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Ben Carson and the lessons from Clarence Thomas
Wednesday, November 25, 2015
I will never forget the debate that engulfed black America at the time of the nomination of Clarence Thomas to the U.S. Supreme Court. On the one side was the fact of his conservative record and his not having any semblance of a history as a staunch advocate for African-American rights. On the other hand, he was (and remains) genetically a person of
HBCUs should school students on workplace diversity
Wednesday, November 25, 2015
Historically black colleges and universities have always been places that encourage greater diversity when it comes to higher education, both on their campuses and in the greater college landscape. From their origins as being the only places people of color could go for a college education to their role today as welcoming all students and instilling
Racism on campus is nothing new.
Wednesday, November 18, 2015
As a first-year student at Brown University 25 years ago, I was detained by campus security for trespassing. In my own dorm. In sock feet. You see, I'd left my room to go to the bathroom and didn't bring my college ID along. I guess I should have known better. As a black student, it was always an unstated expectation that I justify my presence on campus.
NCís hunger problem set to get worse for the holidays
Monday, November 16, 2015
As many of us plan and prepare for family gatherings and celebratory meals in the upcoming holiday season, here’s a startling and disturbing fact to consider: Only a handful of U.S. states have higher hunger rates than North Carolina. The weak and uneven economic recovery hasn’t reduced hunger in our communities: the share of North Carolinians
Can I get an amen?
Thursday, November 12, 2015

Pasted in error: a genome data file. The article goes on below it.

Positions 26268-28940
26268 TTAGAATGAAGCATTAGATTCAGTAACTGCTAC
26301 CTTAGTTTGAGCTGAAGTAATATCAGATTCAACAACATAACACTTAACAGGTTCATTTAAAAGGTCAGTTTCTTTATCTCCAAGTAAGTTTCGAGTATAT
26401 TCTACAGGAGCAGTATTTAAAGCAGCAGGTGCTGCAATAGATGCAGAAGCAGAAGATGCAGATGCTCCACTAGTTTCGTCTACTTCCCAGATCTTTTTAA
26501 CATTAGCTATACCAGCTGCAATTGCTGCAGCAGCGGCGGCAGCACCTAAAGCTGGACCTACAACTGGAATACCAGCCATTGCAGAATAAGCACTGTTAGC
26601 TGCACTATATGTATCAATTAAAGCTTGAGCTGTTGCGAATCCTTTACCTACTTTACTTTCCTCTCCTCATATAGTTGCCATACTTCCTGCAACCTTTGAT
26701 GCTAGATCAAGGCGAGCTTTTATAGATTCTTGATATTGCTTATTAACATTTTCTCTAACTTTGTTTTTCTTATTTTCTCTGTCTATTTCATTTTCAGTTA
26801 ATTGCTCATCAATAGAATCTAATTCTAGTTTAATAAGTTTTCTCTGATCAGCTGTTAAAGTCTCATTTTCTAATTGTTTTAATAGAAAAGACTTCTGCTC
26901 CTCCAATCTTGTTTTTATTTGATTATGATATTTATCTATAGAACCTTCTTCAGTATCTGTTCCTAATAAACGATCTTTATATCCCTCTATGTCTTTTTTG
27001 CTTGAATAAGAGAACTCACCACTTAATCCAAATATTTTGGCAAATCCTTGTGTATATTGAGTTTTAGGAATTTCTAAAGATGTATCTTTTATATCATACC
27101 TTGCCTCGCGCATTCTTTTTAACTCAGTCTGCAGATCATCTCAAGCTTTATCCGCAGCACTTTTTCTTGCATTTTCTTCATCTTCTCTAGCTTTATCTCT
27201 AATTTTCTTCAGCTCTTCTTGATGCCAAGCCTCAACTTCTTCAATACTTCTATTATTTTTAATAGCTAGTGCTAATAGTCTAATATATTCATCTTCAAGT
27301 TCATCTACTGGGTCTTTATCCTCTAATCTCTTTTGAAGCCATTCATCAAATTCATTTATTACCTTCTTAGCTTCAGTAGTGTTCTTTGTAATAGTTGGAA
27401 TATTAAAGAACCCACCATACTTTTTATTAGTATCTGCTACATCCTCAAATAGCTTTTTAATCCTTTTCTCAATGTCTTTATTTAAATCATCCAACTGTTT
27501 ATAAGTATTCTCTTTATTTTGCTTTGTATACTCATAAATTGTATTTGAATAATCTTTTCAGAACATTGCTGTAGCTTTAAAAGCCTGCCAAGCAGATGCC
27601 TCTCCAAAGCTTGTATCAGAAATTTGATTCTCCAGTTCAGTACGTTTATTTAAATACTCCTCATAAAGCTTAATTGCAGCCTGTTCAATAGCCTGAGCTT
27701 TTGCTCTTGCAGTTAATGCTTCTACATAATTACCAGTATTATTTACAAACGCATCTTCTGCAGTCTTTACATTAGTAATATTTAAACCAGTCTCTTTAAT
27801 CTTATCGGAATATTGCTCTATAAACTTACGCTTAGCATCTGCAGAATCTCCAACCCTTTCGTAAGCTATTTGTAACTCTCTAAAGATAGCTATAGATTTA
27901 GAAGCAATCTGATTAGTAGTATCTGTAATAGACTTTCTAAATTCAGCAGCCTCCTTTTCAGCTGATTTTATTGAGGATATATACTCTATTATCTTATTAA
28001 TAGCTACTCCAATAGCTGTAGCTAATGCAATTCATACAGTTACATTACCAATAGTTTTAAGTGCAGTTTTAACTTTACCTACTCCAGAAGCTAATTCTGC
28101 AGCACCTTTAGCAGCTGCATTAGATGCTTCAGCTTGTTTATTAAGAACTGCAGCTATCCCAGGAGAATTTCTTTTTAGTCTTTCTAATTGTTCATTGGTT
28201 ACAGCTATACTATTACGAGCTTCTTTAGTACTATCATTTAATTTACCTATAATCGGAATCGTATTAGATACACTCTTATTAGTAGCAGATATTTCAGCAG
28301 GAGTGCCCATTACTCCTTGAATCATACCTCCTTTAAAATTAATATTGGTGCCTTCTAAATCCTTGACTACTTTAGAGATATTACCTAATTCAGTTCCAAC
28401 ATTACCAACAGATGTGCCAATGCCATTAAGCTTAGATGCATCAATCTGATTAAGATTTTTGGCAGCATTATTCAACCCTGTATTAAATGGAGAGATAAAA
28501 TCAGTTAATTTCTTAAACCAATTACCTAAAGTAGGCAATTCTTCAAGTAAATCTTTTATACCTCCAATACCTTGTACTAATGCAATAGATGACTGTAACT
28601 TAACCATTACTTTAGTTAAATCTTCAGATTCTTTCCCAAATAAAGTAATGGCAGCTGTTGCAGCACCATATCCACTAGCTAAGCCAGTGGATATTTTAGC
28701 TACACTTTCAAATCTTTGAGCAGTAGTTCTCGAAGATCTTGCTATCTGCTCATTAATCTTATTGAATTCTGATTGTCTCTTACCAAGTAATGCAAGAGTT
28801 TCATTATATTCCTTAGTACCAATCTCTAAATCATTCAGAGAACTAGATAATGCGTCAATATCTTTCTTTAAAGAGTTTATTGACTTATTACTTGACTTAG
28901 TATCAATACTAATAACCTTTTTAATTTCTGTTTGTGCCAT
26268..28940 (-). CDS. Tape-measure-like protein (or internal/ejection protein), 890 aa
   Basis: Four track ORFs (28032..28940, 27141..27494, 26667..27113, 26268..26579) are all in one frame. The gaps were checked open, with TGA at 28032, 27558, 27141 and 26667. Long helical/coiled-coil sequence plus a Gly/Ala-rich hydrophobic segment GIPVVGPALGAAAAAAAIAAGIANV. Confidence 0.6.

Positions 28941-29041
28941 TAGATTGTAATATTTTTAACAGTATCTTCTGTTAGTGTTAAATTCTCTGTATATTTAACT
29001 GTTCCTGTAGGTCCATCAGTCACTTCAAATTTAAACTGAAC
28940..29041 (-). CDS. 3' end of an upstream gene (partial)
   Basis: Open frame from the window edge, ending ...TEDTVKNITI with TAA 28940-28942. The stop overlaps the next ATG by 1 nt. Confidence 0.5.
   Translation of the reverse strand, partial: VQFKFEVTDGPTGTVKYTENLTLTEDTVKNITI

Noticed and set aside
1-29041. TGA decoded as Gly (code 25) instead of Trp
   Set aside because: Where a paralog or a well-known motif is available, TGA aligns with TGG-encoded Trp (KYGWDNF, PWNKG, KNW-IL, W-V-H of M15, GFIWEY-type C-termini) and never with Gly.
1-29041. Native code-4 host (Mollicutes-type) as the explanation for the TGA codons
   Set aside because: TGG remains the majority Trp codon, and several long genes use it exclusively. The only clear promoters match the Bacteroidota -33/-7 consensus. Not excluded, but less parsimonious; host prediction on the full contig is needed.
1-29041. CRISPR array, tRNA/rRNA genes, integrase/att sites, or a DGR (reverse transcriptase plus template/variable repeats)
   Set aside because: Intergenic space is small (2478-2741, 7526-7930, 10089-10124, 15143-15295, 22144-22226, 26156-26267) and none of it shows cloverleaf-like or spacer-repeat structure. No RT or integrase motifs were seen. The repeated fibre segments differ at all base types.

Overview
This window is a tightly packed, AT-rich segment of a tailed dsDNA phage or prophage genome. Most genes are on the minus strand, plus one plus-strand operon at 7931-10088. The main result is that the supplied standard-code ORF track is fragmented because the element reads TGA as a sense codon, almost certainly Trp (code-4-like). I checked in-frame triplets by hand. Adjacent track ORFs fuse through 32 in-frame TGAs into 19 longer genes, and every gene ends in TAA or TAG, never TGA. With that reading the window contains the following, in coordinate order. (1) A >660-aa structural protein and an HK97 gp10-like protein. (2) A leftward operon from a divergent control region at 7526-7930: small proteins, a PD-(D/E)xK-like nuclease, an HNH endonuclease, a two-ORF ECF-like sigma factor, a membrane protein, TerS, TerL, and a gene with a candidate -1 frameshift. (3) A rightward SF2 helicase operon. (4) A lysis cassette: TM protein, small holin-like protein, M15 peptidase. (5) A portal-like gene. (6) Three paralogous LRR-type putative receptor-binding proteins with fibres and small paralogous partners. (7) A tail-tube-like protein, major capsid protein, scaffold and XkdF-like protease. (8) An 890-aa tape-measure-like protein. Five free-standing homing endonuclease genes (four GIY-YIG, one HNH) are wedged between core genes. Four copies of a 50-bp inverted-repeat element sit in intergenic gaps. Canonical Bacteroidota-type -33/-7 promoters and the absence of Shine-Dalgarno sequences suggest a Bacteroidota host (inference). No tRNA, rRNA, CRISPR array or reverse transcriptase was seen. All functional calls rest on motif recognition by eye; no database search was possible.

On Dec, 3, 2015, the Collective Empowerment Group, formerly known as the Collective Banking Group of Prince George's County and Vicinity, will celebrate a milestone achievement: its 20th anniversary. The CEG was established in 1995 by 21 churches in response to discrimination and mistreatment by banks, some of which had financed church buildings but refused
Racial discrimination a plague on our criminal justice system
Monday, November 9, 2015
One of the fundamental promises of the American criminal justice system is that ordinary citizens have the power to help decide how justice is handed down. But the truth is, we have never fully extended this power to African-Americans. The U.S. Supreme Court underscored that truth Monday, when it heard arguments in Foster v. Chatman, a Georgia case in

Upcoming Events

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13th Amendment Freedom from Slavery 150 Years

Welcome to the Free Spirit Freedom virtual


Durham Symphony Orchestra

This event will feature classic holiday tunes


Cinderella - Raleigh Little Theatre

Cinderella Destiny Diamond as Cinderella Photo

Latest News

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Decision pending on Wake Co.ís poverty schools

RALEIGH – The Wake County public schools board has yet to make a decision on its proposed

HBCU students weigh in on white campus protests

It may have started out as a protest against police brutality and senseless violence against

Hundreds celebrate as African American Museum nears completion

WASHINGTON — Hundreds of people gathered at an inaugural event for the Smithsonian’s